An Artist's Work Ethic
In the Promotional Frenzy thread overnight there was some controversy over what some called "drama" (referring to a list/schedule of suggested things to do to create more links around the web to increase the odds of increased sales). There need not be drama if people don't make it into that. It seemed to me it was more the reaction to the semantics than any real drama which then created drama.
If you remember one important point please remember this;
Words are only words. They have no more meaning than we ourselves give them.
This situation I'm writing about is a working example of how fear can become a self-fullfilling prophecy. Reading more into a given interaction than is there causes unecessary stress and wastes valuable time and energy that could be put to better use.
It is important to be able to tell the difference between a challenge and a threat. Some see a challenge and mistake it for a threat.
A challenge is merely a call to action, whereas a threat is some real danger. When you find yourself reacting (over-reacting) to something said in-person or online ask yourself;
1) What other possible meanings might this have besides the one that comes accompanied by this intense fear (or anger)?
2) Is this person really a danger to me?
In such a sudden visceral reaction the "enemy" so to speak is generated within; not coming from without.
In this instance there were some who said they weren't having enough fun and seemed to hyperfocus on the wording of the tasks, that they do them, or that they do them on certain days, and suddenly became myopic as to the BNR treasuries we recently had, the other treasuries, prizes, other enjoyable activities, and all the late night chatting that had been going on.
This sort of black and white (all or nothing) thinking can keep you stuck and the fear that drives it skews your perception of real events.
It's great to have fun but I really believe we make our own fun and none of us would be artists if we didn't enjoy what we're doing. That same energy can be channeled into creating the lives we want despite external circumstances. That does not happen in one day nor does it happen without our share of headaches.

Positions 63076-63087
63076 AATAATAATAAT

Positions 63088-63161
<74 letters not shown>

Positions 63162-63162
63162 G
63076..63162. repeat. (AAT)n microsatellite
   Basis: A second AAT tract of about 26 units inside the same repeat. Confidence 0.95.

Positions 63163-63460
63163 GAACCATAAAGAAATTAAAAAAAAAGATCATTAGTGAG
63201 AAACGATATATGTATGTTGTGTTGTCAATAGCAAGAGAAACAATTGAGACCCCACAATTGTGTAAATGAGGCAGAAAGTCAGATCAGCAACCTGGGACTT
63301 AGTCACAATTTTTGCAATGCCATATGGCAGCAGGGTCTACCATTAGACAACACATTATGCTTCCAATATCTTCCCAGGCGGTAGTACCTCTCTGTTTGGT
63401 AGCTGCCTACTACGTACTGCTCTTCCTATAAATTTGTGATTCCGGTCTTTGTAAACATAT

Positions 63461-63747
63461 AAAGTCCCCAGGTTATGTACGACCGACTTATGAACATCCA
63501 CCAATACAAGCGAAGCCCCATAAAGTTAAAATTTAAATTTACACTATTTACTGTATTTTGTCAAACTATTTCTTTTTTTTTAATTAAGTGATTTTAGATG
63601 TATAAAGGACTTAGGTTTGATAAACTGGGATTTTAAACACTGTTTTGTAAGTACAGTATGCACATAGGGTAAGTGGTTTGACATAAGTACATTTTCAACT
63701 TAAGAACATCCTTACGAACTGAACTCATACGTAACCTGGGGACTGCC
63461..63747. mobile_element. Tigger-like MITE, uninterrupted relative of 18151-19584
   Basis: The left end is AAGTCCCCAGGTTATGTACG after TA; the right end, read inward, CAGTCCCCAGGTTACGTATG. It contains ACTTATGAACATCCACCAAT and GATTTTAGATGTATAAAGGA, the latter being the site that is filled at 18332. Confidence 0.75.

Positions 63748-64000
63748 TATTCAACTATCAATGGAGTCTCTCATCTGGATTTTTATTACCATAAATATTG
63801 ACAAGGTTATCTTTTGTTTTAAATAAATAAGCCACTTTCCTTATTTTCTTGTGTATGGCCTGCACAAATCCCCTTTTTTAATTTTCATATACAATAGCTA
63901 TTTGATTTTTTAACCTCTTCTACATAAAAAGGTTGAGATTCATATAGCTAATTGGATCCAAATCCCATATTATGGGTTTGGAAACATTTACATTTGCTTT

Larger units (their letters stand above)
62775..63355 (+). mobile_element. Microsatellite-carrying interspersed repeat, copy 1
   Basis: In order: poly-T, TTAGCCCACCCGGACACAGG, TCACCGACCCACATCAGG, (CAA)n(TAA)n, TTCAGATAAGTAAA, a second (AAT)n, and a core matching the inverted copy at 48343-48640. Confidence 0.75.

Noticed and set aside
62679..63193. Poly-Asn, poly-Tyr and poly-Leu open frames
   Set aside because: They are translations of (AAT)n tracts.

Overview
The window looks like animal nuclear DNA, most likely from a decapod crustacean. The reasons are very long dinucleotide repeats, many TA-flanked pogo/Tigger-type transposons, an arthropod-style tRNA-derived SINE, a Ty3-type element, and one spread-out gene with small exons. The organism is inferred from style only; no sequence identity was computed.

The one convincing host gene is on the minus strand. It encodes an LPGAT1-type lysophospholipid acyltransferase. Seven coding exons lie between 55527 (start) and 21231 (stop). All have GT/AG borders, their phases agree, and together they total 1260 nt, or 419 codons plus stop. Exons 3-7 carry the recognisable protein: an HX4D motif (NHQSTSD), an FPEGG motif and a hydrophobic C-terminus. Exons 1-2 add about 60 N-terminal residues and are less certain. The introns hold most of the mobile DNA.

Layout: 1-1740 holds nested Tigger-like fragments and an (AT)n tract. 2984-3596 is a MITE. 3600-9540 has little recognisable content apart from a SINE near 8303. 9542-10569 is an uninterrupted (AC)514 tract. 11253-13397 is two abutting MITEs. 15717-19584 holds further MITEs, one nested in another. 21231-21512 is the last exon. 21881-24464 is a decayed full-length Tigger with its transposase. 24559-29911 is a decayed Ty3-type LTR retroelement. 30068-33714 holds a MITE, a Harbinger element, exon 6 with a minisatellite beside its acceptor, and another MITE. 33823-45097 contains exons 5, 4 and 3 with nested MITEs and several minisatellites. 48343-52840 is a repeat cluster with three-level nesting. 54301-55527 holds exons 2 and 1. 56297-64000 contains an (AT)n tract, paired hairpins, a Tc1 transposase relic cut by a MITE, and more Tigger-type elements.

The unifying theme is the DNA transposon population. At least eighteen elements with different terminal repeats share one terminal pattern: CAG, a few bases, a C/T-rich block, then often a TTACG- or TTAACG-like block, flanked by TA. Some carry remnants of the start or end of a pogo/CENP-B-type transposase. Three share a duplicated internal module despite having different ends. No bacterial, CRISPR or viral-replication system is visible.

Realistically I know that unless I only want this art to be a hobby I have to do some things I don't want to do (at least sometimes) to make things blossom, and although as a sole proprietor I have a more flexible schedule than those who work for a company, sometimes I do have to do things at times I don't want to do them also. I discipline myself to do some aspects of my business that are not only "the fun part" so that I can get to the fun part.
There are aspects of my jewelry making I don't always feel like doing and sometimes a custom order might come at an inopportune time when I am least in the mood, but I do it anyway because I know that if I don't then I will not make the money I need due to my own stubbornness and inflexibility. I want to try everything I can to increase my sales so that I can have more and more fun and the freedom that more money provides! If that means biting a few bullets, I'm willing to do that.
When I was a teenager, just as most teens do I didn't want anyone to tell me anything and I wanted to do what I wanted only when I wanted to do it.
But age has made me wiser now. As I matured I began to see things in a different way. Rather than viewing these pieces of advice as just designed to control me I began to look at them from the perspective of "Will this help get me where I want to go?" Then it made sense to me why I was given this or that advice and even if I still didn't want to do certain things I realized at some point that I am responsible for my own actions and lack of actions. I can't reasonably blame somebody else if I decided one day "I don't feel like doing this particular thing" and as a result I didn't reach my goal.